The Ultimate Luxury Senior Living Facility To Be Build In Midtown Manhattan
When completed rooms are expected to cost up to $20,000/month.
Twenty grand ($20,000) a month for a room may be a little further than most pensioner’s social security checks can stretch to, but that is the princely sum elderly residents will be asked to pay in a soon to be built Midtown Manhattan assisted living facility.
Development Firm Hines along with health-care facilitator Welltower plan to convert an an old TGI Friday’s at 677 Lexington Avenue into an ultra-luxury senior housing facility. They paid $115 million for the parcels that make up the site. Plans filed with the DOB have given the project, which is designed by SLCE Architects, the go ahead. The new building will be 17 stories high with 151 units. It has been reported that the apartments will be “inspired by classic Park Avenue apartment houses,” many with their own private terraces.
Other amenities will include a salon, a ground-floor outdoor plaza, an exercise facility, an art room, and a top-floor terrace. The moniker “One57 of assisted living facilities” has been bandied about in reference to the high-end nature of the facility which will sit just behind the much-vaunted luxury high rise tower, 53W 53rd St by designed by famed architect, Jean Nouvel.
Manhattan is one of the few places where such an expensive facility could exist because of the number of wealthy clientele and the relatively small number of such places available.
“This is a place where these people can be reminded of things in their past, potentially by the design of the building and by the location of the building and have a significantly better quality of life,” Thomas DeRosa, chief executive of Welltower, which has 72 senior housing properties in the tri-state area told the Wall St Journal.
For many seniors who grew up in New York, the idea of leaving doesn’t appeal. Those that can afford to pay almost a quarter of a million dollars per year, will get the chance to see out their final days in luxury. It’s a trend that looks set to continue. According to New York City’s Department for the Aging, the population of people over 60 in the city increased by more than 12 percent between 2000 and 2010, and is projected to grow by more than 35 percent by 2030, to 1.84 million people. Certain Manhattan neighborhoods such as the Upper West Side have already achieved NORC (“naturally occurring retirement community”) status.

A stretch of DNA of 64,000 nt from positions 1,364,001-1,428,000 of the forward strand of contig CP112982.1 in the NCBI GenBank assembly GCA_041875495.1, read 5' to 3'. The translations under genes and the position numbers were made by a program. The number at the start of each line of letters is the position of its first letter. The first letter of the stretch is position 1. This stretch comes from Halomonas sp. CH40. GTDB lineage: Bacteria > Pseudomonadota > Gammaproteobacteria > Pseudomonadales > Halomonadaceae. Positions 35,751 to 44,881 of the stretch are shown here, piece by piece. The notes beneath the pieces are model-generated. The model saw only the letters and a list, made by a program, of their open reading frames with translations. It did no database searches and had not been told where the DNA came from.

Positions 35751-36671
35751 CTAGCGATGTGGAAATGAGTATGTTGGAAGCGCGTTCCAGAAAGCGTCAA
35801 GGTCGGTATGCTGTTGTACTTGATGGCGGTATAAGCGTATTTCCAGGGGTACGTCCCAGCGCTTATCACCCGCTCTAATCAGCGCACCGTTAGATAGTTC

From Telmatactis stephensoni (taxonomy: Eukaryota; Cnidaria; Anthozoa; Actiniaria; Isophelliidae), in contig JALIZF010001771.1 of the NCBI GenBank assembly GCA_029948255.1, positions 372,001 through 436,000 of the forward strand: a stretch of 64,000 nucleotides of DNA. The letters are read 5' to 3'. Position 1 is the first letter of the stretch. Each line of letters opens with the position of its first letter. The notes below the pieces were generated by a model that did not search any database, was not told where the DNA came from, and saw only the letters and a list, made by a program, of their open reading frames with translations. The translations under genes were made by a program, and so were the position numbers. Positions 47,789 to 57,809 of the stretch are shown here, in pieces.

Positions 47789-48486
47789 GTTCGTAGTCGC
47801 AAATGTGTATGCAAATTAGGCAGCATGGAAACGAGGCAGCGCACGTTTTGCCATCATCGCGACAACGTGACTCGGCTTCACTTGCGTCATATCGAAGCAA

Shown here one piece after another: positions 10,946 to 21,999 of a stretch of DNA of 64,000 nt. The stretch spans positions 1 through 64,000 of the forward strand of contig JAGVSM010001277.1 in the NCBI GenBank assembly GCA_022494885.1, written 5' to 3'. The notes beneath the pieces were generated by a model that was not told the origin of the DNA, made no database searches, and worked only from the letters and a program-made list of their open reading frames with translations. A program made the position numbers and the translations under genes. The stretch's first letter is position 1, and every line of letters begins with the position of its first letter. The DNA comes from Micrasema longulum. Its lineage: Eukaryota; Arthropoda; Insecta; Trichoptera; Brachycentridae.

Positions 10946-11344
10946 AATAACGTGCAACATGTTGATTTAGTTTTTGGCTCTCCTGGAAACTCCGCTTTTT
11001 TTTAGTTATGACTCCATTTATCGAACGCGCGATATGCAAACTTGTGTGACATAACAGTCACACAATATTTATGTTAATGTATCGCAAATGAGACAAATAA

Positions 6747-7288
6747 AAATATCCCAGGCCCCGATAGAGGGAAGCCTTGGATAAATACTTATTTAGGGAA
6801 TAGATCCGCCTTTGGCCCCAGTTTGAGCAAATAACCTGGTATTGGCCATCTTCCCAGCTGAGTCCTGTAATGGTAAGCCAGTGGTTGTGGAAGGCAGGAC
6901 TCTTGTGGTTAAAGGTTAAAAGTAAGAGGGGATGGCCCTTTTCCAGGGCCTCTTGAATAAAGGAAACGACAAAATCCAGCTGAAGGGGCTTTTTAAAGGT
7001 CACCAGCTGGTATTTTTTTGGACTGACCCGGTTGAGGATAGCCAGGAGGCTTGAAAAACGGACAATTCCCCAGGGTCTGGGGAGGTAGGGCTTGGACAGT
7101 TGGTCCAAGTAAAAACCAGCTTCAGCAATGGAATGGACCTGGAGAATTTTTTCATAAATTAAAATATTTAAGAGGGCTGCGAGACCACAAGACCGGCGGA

“For Hines, what we liked about this as an economic matter [is] it’s on a demographic curve and not an economic cycle,” said Tommy Craig, senior managing director at Hines, which will make its first foray into senior housing with this Midtown development.
Facilities such as Hines are viable in New York in part because property values have increased so much. When seniors decide to sell high net worth homes such as brownstones or luxury apartments, which in many cases they own free and clear, there is the opportunity to have their medical and personal needs catered to. Marketing is a big driver for these facilities, not just to senior citizens but to their children who often make decisions on their parents’ behalf.
As people live longer, senior housing is rapidly turning into lucrative real estate investment, particularly in Manhattan with its access to shows, museums and restaurants.
Maplewood Senior Living and its partner Omega Healthcare Investors Inc., a real-estate investment trust focused on the long-term care industry have five buildings for their site on Second Avenue between East 93rd and East 94th streets. They plan a $246 million senior-housing high rise there with apartments and specialized services, including care for those with varying levels of dementia. The project will also have an indoor pool, beauty salon and terrace.
“Even knowing there were high barriers to entry, we stood our ground and decided that was a market we wanted to be in,” Mr. Smith said.
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